Andy Murray will face a familiar rival in Novak Djokovic in the final of the French Open on Sunday. This will be their 34th meeting and seventh in a Grand Slam final, with Djokovic leading the head-to-head 23-10.
The Serbian is bidding to become the first man since Rod Laver in 1969 to hold all four slam titles at the same time. Here we look at what Murray needs to do if he is to beat the Serbian and win his third slam title.
It was only last year that Murray first began to think he could win the French Open title after transforming himself into one of the world's top clay courters. There is no doubt Djokovic's record on the red stuff - and on every other surface - is superior but, for the first time in their seven slam finals, Murray is not the only player who has never won the title before. Murray will be desperate to lift the trophy but this is a bit of a bonus for him whereas Djokovic has been desperate to win at Roland Garros for years. The pressure is on the Serbian, and Murray must use that to his advantage. The Scot, meanwhile, knows that, for all Djokovic's dominance, he won their previous meeting in Rome three weeks ago. It is an uphill task but a far from an impossible one.
2. Keep his cool
Tennis is as much a battle between the ears as one of rackets and balls, and both these players wear their hearts on their sleeves. Murray's issues with on-court behaviour and being too negative are well documented. Djokovic is also prone to rants and fits of temper, which was in evidence earlier this week when he might have been defaulted had a racket he slammed into the clay in anger hit a line judge rather than just missed him. Djokovic also lost his cool in the Rome final, expending his energy complaining about the wet conditions. Murray was by far the calmer man that day and, as he showed in his semi-final against Stan Wawrinka, when he can stay fired up but focused, he is a very dangerous customer indeed.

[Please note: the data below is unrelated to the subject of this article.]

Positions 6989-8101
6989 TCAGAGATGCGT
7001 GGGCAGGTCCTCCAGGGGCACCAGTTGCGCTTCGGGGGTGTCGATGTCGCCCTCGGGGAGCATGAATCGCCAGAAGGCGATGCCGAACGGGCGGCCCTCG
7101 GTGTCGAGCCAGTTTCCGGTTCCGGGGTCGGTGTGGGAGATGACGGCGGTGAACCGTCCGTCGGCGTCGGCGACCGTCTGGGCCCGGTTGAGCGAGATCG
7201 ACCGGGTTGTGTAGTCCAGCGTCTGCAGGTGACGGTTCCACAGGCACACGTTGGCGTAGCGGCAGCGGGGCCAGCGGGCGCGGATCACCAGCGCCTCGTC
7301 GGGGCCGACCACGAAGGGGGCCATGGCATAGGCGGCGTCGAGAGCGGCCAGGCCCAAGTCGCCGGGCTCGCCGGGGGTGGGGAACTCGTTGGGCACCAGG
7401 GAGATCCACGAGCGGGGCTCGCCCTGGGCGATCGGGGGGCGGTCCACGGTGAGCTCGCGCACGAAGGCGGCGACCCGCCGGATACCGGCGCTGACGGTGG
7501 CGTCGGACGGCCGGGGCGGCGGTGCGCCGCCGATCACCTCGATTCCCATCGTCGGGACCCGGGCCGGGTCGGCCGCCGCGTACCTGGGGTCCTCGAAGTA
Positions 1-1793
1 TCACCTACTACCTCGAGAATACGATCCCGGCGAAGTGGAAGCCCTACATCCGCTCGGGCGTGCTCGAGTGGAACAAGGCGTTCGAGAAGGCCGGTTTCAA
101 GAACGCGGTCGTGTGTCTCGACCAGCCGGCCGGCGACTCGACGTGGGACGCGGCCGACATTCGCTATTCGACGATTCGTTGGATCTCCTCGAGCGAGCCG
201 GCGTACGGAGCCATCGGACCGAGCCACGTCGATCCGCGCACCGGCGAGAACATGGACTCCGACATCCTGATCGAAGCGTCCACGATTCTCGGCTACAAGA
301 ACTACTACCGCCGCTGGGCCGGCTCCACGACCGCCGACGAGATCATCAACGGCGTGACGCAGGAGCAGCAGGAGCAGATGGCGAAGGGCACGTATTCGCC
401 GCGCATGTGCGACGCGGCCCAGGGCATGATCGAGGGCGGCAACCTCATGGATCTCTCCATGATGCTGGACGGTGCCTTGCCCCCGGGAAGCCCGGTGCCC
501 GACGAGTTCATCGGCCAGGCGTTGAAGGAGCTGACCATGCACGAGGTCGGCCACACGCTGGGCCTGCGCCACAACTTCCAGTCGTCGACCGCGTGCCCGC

3. Get off to a good start
Winning the first set is always important but particularly in matches between Djokovic and Murray. Only four times in all their previous meetings has the man who lost the first set won the match. And Djokovic was the winner on each of those occasions. Murray was on form from the start against Wawrinka and needs to be at that level again.
4. Serve well
These two are the best returners in the game and two of the best in history so free points on serve are both rare and priceless. Murray's first serve is more powerful than Djokovic's but his second is undoubtedly weaker - although much improved. Murray is averaging 64% of first serves in, and if he can stay at that level it will give him a chance. Anything below 60% and Djokovic is likely to be dictating too much in Murray's service games. The Scot won a highly impressive 61% of points on his second serve against Wawrinka, which was one of the keys to him winning the match.
5. Mix it up
Murray naturally has more variety in his game than Djokovic and he will need to use that to his advantage. Djokovic is the master at dictating from the baseline, using his phenomenal speed and accuracy to drill the ball from corner to corner until an opening presents itself. Murray must throw in slices, bring Djokovic forward, come to the net himself and, yes, deploy the drop shot. The Scot's critics berate him for over-using it, and that was certainly the case in his quarter-final against Richard Gasquet. But it is a vital tool in his armoury and can be a very effective tactic on clay. He got it spot on against Wawrinka, who could not read what Murray was going to do next. The British number one also won 19 of 23 net points against Wawrinka. A repeat would put him on the way to victory.